Carbonite Inc has been around since 2005. The company provides a nearly effortless way to back up and restore data on your computer. In fact, their motto is simply “Back it up. Get it back”. The days of not backing up your personal data are over, and have been for quite some time, so why aren’t you? There are many different options to consider; Carbonite is one to definitely look at. As far as security goes, they use 128-bit Blowfish encryption to keep everything locked down tight. They can handle all user generated files, no matter if you are looking at backing up a few documents, 200 GB of music or more.
As far as BlackBerry goes, they’ve added a few updates to their Carbonite application not too long ago. Through the Carbonite app, you can browse through, download and email practically any file you have backed up from your PC to your account. Is this the type of access you are looking for? Let’s take a peek.
Before you get started, you have to set up an account and install Carbonite on your computer. During the setup, you will be asked to give your computer a nickname and identify it as either a server, laptop or desktop. You can then choose what you want to back up – you can specify which files (documents, spreadsheets, presentation, images, music, etc) or folders you want. You can also select Programs files, email, settings and contacts, as well. Depending on what you have selected, your initial back up could potentially take hours. I initially selected 608 files to back up (roughly 0.33 GB) and it took 10-15 minutes or so.
Of course what we are more interested in is what the heck does this have to do with BlackBerry? Carbonite has a free application that acts a doorway to your backed up files. In the BlackBerry app you will be asked to select which computer you want to work with, if you have more than one set up. The files are organized just was they were on your computer – in their proper folders and directories (of sorts). In my case, the music I selected to be backed up weren’t technically in my Music folder on my computer. Files are displayed in a list by default, but you can switch the view to thumbnail quite easily. To further this, images can be viewed as thumbnails or you can download to view them in full screen mode. Each file will display its size and the date it was last modified.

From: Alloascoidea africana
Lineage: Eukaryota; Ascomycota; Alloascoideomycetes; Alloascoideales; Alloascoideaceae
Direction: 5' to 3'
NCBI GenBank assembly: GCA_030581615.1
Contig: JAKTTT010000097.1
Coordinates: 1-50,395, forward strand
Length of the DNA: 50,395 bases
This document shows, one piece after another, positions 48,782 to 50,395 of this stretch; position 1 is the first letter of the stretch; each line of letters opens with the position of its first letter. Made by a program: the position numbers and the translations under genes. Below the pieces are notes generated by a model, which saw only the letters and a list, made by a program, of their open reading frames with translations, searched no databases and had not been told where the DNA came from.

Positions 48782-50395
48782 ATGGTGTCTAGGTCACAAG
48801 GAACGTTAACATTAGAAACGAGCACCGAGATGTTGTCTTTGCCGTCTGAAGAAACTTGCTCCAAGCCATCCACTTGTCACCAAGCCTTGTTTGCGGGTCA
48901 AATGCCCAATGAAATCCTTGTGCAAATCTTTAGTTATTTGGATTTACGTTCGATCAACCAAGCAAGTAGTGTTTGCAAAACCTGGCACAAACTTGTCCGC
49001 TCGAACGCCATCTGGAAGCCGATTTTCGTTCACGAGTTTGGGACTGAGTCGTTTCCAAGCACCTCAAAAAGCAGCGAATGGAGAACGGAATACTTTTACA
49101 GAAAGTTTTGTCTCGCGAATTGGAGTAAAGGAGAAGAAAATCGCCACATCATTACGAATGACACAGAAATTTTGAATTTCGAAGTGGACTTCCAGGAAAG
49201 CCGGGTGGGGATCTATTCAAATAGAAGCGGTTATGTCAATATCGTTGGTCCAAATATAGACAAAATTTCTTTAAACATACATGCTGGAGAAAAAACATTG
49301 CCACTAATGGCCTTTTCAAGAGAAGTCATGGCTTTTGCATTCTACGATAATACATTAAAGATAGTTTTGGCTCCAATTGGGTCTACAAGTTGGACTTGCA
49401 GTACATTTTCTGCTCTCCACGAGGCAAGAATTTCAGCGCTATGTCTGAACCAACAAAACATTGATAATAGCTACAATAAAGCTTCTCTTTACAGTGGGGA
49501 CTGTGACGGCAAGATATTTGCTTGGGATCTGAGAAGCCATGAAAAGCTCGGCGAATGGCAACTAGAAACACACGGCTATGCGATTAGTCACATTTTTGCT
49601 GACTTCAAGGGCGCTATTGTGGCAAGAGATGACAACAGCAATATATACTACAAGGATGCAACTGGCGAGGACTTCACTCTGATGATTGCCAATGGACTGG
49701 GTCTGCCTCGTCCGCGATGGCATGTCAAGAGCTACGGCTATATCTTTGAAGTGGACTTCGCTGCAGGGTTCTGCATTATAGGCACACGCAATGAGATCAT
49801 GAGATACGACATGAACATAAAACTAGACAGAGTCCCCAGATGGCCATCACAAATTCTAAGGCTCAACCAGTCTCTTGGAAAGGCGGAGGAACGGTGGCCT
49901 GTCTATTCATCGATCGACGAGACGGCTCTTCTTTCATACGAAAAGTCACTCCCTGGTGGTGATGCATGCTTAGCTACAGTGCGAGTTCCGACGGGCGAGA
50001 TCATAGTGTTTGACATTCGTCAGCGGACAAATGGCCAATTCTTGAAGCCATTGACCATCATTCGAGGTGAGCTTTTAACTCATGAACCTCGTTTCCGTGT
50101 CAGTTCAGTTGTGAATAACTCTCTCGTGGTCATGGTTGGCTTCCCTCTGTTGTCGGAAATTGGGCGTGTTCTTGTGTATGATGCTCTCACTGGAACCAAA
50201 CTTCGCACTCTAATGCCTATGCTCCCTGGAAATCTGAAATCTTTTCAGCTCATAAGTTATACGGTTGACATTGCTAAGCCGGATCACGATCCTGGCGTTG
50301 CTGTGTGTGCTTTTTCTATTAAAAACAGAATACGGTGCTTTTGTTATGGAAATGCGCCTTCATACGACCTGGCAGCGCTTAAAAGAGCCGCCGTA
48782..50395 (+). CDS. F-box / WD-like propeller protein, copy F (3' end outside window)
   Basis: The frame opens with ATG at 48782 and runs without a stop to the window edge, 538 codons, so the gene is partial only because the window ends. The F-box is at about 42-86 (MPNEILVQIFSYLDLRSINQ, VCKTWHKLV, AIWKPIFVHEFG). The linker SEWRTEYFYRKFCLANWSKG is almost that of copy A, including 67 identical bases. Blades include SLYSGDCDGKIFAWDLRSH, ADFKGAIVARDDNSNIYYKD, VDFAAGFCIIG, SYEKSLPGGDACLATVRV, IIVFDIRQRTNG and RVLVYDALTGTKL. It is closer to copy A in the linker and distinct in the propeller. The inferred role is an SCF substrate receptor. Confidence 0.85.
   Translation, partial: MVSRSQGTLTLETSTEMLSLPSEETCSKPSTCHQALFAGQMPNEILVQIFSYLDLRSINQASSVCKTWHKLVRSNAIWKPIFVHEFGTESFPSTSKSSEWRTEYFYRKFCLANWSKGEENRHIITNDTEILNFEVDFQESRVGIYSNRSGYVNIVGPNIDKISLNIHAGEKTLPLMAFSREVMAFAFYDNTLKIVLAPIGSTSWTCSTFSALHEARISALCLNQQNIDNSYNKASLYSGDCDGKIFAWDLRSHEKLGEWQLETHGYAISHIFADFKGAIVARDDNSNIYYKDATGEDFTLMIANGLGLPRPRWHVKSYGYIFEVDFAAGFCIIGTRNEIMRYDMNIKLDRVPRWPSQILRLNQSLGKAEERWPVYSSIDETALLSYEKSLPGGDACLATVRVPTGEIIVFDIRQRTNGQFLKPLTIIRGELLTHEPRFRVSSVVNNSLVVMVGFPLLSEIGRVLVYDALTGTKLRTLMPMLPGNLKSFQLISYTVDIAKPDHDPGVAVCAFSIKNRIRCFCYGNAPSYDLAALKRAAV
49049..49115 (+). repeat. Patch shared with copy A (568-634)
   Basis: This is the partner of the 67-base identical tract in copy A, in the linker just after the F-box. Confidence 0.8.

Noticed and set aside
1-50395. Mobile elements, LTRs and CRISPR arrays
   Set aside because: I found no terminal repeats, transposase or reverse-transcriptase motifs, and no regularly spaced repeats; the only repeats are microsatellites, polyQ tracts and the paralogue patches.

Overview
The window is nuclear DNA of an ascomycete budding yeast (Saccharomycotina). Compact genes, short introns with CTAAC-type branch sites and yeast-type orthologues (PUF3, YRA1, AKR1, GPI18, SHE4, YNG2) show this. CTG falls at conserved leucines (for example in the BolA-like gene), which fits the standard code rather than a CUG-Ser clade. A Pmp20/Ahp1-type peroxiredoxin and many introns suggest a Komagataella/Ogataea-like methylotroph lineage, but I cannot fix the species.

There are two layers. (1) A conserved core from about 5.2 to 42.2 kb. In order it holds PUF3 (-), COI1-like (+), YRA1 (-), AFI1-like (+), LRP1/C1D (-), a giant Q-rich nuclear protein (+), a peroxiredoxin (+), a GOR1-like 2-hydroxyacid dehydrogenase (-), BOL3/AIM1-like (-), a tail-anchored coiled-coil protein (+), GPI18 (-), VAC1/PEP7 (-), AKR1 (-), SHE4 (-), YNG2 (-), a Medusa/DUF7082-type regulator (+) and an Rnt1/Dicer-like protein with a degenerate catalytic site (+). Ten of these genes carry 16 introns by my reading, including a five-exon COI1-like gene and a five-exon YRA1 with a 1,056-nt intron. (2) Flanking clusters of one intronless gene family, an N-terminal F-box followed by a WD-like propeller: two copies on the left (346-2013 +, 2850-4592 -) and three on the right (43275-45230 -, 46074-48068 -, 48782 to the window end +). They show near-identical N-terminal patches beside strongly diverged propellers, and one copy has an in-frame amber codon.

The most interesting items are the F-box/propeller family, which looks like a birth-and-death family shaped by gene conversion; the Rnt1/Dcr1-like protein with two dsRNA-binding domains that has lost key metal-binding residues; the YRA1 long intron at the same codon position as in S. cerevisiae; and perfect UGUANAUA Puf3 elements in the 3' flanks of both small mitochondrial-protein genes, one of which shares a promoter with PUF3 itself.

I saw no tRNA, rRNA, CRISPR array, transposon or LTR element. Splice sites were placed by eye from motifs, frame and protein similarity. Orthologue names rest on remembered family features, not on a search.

Pulling up folders and files is a little sluggish. Downloading an image with a file size of 893kb takes nearly 30 seconds. Now with Carbonite, you can hit Send in the menu in order to download then attach them to an outgoing email. I guess you can’t use the excuse that the file you need is at home can you? When accessing audio files, you have the option to save or stream them. It seems to only take a few seconds for the file to play. I found that I wasn’t able to skip forward or back, as it continued to get caught up while buffering.
In order to access your account on your BlackBerry, you will need to provide the associated email account and password. In the settings menu, you can enable the application to automatically log you out, after a specific period of inactive time. Carbonite also includes a saved file section, which is said to be for quick access and offline viewing. It essentially downloads the file as normal, but doesn’t necessarily store it in the typical directories, and forces you to access the application to view it. I was a little disappointed that I was not able to upload any files from my BlackBerry. Similar services, such as DropBox and SugarSync, allow users to do so. I am hoping to see these options added to Carbonite soon.
The application is free, but requires an annual subscription for the service. Carbonite gives you unlimited backup space for $59 per computer per year. They do offer a free 15 day trial to see if it works for you. To compare, SugarSync offers various packages from a free 5GB plan to a 500 GB plan for $399.99 per year. DropBox offers start from a free 2GB plan to a 100 GB plan for $19.99/month. Services vary between each company; some may offer real-time upload of changes, others cannot back up every folder.
Despite not being able to upload my own files from my BlackBerry, I could appreciate the accessibility to my backed up files that I did have. Essentially, it comes down to how many options you want to have, and how much storage. If you want unlimited space with a few less features, it’s hard to argue with the $59 per year value. The Carbonite app is free from BlackBerry App World.